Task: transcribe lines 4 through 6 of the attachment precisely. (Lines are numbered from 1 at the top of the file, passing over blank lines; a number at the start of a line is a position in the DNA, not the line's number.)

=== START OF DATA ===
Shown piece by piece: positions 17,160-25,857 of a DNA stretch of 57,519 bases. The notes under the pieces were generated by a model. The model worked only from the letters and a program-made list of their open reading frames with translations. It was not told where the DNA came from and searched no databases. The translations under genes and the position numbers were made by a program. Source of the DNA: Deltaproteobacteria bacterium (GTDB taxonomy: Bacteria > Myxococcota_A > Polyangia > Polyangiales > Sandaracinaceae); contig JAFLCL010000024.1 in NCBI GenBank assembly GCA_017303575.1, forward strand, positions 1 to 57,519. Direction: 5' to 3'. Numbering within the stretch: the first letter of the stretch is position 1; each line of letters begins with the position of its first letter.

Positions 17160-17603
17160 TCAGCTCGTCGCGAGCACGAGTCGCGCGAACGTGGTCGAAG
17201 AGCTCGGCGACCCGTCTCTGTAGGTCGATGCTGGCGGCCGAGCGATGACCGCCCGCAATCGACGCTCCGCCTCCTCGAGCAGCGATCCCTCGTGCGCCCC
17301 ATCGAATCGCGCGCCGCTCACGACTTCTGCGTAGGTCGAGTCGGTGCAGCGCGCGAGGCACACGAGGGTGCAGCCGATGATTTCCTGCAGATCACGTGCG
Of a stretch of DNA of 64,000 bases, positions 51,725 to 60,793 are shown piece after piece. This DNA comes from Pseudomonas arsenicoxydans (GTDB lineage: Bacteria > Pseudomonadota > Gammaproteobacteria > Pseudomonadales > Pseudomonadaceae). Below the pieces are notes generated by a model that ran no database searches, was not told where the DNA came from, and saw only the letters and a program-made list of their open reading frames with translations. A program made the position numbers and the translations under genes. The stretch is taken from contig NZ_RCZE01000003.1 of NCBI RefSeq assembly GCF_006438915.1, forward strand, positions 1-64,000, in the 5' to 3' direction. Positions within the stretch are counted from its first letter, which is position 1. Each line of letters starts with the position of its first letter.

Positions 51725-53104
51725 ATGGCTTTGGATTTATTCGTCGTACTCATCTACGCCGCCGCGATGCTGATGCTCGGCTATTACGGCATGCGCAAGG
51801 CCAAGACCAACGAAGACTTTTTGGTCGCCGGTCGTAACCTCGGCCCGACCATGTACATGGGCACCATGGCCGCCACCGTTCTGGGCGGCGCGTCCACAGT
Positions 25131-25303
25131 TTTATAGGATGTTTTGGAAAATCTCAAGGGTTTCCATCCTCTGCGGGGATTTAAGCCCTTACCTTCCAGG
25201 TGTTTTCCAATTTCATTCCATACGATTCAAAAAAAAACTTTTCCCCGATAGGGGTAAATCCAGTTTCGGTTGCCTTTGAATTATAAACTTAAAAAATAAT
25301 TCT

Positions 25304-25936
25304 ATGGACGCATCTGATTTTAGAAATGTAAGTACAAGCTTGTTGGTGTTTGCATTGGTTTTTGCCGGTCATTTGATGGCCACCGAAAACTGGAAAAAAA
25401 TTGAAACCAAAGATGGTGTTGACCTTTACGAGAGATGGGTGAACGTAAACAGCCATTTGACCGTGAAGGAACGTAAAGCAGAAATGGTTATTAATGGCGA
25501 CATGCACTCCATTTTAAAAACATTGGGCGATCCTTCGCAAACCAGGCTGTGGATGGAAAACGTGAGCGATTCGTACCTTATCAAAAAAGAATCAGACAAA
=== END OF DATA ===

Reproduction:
17201 AGCTCGGCGACCCGTCTCTGTAGGTCGATGCTGGCGGCCGAGCGATGACCGCCCGCAATCGACGCTCCGCCTCCTCGAGCAGCGATCCCTCGTGCGCCCC
17301 ATCGAATCGCGCGCCGCTCACGACTTCTGCGTAGGTCGAGTCGGTGCAGCGCGCGAGGCACACGAGGGTGCAGCCGATGATTTCCTGCAGATCACGTGCG
Of a stretch of DNA of 64,000 bases, positions 51,725 to 60,793 are shown piece after piece. This DNA comes from Pseudomonas arsenicoxydans (GTDB lineage: Bacteria > Pseudomonadota > Gammaproteobacteria > Pseudomonadales > Pseudomonadaceae). Below the pieces are notes generated by a model that ran no database searches, was not told where the DNA came from, and saw only the letters and a program-made list of their open reading frames with translations. A program made the position numbers and the translations under genes. The stretch is taken from contig NZ_RCZE01000003.1 of NCBI RefSeq assembly GCF_006438915.1, forward strand, positions 1-64,000, in the 5' to 3' direction. Positions within the stretch are counted from its first letter, which is position 1. Each line of letters starts with the position of its first letter.